Thursday, August 30, 2007

I Don't Like Poetry

Here's a poem for today:
I don’t like poetry.
Oh, sure, there’s that Billy Collins thing.
It’s pretty good.
And Ted Kooser
He makes me laugh.
And Wendell Berry always makes me
Want to move to the valley and raise alpacas
But still, I don’t like poetry.
And I don’t like Republicans.
Jim, from college, doesn’t count.
Neither does my next-door-neighbor, the mayor,
who I voted for
And my boss from Chicago
Best boss I’ve ever had
She doesn’t count either
I don’t care that Democrats are no different
I still don’t like Republicans.
And I really don’t like Christians.
Sure, mom and dad are elders in the church I grew up in
And some of the folks I went to seminary with …
Yes, I try to follow Jesus, but
I don’t like Christians.
I googled “Christian Republican Poetry.”
Thank God.

Wednesday, August 29, 2007

What's Next

I had lunch today with a retired CIA analyst who is deeply troubled by the saber rattling coming out of the White House concerning Iran. In what I guess is typical analyst-speak, he offered about a 51-percent chance of military action against Iran soon. I suppose the detention of Iranians in Iraq doesn't count as military action, so the conclusion of any bet remains to be determined.
We talked about the role of the church in ending the occupation of Iraq, and I suggested that perhaps the most difficult challenge facing people of faith is to act without regard for the results. I don't mean that actions against the occupation ought not aim to be effective, rather that prophetic action measures itself as witness not as accomplishment. It is not that I don't care about the outcome, but I know that the outcome is not in my hands.
The question then becomes, "what is faithful action against this ongoing, unjust war and occupation?" How do we witness to peace amidst war?
While results may not be foremost in mind, it is nevertheless faithful to remind ourselves that September is going to be a crucial month in the American political process regarding Iraq and Iran. It would not be unfaithful to desire, to pray for, to work for results next month.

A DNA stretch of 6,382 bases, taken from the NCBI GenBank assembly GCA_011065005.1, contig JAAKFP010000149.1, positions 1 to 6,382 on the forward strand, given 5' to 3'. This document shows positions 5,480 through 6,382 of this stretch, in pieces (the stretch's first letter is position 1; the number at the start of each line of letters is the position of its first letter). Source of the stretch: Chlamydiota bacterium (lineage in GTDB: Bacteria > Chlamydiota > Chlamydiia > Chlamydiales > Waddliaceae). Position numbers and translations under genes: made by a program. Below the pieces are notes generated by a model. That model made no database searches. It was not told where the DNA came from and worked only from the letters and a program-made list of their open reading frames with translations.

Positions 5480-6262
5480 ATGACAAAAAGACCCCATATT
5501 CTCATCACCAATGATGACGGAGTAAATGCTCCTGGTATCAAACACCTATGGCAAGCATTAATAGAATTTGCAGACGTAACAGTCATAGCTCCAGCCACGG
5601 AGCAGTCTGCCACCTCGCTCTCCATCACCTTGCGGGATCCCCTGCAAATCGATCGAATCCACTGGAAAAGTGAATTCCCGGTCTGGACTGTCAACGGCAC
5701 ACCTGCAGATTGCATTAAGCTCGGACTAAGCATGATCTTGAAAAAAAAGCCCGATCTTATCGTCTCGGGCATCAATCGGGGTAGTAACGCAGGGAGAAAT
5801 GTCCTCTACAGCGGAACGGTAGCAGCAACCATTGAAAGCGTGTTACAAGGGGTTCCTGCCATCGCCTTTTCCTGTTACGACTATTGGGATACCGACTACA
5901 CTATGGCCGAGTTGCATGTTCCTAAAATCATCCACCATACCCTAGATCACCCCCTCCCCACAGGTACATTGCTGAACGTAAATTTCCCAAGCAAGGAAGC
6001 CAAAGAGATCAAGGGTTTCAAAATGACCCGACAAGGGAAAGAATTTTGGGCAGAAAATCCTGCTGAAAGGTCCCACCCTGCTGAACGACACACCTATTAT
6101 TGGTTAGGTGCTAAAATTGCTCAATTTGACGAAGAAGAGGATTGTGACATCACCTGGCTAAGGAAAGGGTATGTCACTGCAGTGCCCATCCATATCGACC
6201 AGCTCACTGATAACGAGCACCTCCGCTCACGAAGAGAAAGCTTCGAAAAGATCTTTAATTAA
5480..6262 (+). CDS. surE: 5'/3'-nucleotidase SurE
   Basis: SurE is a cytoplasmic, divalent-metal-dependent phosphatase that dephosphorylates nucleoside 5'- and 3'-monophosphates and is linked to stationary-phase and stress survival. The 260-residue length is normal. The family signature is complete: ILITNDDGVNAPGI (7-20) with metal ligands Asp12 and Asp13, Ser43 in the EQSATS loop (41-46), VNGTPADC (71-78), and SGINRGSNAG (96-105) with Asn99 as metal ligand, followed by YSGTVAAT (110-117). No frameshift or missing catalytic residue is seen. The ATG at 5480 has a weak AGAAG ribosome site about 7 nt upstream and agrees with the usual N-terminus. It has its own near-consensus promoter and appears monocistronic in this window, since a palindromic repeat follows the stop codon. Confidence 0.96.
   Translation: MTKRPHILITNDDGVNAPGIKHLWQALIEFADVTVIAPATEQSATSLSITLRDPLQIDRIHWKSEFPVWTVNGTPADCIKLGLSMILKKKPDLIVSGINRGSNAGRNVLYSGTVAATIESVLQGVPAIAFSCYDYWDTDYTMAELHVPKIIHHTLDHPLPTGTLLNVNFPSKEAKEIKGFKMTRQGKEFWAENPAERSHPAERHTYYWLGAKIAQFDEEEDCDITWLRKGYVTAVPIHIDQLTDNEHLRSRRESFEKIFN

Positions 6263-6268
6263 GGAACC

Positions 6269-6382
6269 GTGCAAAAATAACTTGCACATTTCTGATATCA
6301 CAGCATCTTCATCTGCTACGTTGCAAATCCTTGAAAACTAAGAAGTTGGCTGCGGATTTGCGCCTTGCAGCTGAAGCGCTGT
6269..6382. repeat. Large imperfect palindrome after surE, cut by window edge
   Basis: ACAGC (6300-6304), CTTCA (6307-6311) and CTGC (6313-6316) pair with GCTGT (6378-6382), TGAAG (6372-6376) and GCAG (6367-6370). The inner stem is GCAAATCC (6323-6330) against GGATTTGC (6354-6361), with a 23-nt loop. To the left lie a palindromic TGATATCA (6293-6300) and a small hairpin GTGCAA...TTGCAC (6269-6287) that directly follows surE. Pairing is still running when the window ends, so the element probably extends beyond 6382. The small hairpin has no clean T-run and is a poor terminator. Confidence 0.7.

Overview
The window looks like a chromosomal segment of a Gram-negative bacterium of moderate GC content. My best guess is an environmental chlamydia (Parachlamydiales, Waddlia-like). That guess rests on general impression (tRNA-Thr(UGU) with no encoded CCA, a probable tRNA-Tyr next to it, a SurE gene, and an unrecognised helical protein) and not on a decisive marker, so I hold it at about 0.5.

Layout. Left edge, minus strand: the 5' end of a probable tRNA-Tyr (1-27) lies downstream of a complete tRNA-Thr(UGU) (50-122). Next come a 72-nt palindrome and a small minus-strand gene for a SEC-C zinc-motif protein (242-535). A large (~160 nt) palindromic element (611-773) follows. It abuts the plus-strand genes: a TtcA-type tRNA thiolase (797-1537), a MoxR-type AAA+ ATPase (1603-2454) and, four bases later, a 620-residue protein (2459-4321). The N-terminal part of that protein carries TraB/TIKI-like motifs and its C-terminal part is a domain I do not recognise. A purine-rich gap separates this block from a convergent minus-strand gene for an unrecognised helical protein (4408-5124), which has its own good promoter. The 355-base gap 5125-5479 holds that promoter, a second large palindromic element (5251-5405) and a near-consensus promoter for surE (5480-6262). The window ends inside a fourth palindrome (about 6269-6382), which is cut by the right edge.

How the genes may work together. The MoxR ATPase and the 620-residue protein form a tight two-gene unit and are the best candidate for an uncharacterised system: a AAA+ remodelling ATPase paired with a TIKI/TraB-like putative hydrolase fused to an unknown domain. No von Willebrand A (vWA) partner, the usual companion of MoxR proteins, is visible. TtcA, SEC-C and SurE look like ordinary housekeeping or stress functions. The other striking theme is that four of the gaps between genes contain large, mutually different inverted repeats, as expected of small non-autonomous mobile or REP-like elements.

Tuesday, August 28, 2007

Are We There Yet?

There was a story in the Post this morning about unexplained smoke that has shut down Metro service a couple of times recently. It seems that no one is quite sure what's causing it. What struck me in the story this morning was the ready assumption that this could be terror related. Obviously, in this city, the threat of terrorist actions is real and constant, but the fear fomented by an administration that sees a terrorist behind every bush, as it were, leaves everyone looking first for terrorists whenever anything remotely out of the ordinary happens.
Dick Cheney's one-percent doctrine -- roughly stated, that if there is a one-percent chance of terrorist activity the United States should respond as if the suspected action was certain -- spills over to infrastructure maintenance. Indeed, it spills over in advance, such that we spend billions on homeland security but, my bet at this point, not nearly enough to prevent some run-of-the-mill electrical glitch that has now shut down the main arteries of the capital city's public transit system.
Are we safe yet?
Fear also explains this additional report in today's news: Americans own 270 million of the world's 875 million known firearms.
Are we safe yet?
The same fear explains a study, now more than 15 years old, that reported that the radius children are allowed to roam outside of their homes had shrunk to a ninth of what it had been 20 years earlier. At that rate, by now most kids must never step outside unaccompanied by an adult.
Are we safe yet?
Somewhere in all of this there is a meditation on fear waiting to be born, but I've got to run now, because I'm currently sitting too close to the Metro station for comfort.